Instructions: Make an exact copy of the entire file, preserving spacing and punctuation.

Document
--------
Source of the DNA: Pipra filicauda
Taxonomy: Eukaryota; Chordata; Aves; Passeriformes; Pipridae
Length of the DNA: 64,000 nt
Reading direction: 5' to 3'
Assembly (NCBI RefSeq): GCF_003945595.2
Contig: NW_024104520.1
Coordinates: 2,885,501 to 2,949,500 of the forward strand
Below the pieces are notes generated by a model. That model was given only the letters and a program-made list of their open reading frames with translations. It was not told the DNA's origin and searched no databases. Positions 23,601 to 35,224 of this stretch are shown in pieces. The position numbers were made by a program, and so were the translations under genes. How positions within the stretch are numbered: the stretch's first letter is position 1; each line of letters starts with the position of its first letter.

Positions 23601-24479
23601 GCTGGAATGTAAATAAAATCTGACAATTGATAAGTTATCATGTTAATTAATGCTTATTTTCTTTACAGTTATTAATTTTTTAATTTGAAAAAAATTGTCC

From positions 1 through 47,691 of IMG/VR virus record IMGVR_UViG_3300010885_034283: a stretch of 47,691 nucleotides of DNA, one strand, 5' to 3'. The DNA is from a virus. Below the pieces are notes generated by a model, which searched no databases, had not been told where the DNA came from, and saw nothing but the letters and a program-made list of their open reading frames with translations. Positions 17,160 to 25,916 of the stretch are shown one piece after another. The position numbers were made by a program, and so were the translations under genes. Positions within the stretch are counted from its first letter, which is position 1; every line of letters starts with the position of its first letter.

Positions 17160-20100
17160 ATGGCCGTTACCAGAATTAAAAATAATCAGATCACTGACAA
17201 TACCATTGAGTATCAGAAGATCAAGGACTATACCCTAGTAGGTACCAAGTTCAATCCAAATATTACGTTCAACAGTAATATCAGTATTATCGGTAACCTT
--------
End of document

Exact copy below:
Source of the DNA: Pipra filicauda
Taxonomy: Eukaryota; Chordata; Aves; Passeriformes; Pipridae
Length of the DNA: 64,000 nt
Reading direction: 5' to 3'
Assembly (NCBI RefSeq): GCF_003945595.2
Contig: NW_024104520.1
Coordinates: 2,885,501 to 2,949,500 of the forward strand
Below the pieces are notes generated by a model. That model was given only the letters and a program-made list of their open reading frames with translations. It was not told the DNA's origin and searched no databases. Positions 23,601 to 35,224 of this stretch are shown in pieces. The position numbers were made by a program, and so were the translations under genes. How positions within the stretch are numbered: the stretch's first letter is position 1; each line of letters starts with the position of its first letter.

Positions 23601-24479
23601 GCTGGAATGTAAATAAAATCTGACAATTGATAAGTTATCATGTTAATTAATGCTTATTTTCTTTACAGTTATTAATTTTTTAATTTGAAAAAAATTGTCC

From positions 1 through 47,691 of IMG/VR virus record IMGVR_UViG_3300010885_034283: a stretch of 47,691 nucleotides of DNA, one strand, 5' to 3'. The DNA is from a virus. Below the pieces are notes generated by a model, which searched no databases, had not been told where the DNA came from, and saw nothing but the letters and a program-made list of their open reading frames with translations. Positions 17,160 to 25,916 of the stretch are shown one piece after another. The position numbers were made by a program, and so were the translations under genes. Positions within the stretch are counted from its first letter, which is position 1; every line of letters starts with the position of its first letter.

Positions 17160-20100
17160 ATGGCCGTTACCAGAATTAAAAATAATCAGATCACTGACAA
17201 TACCATTGAGTATCAGAAGATCAAGGACTATACCCTAGTAGGTACCAAGTTCAATCCAAATATTACGTTCAACAGTAATATCAGTATTATCGGTAACCTT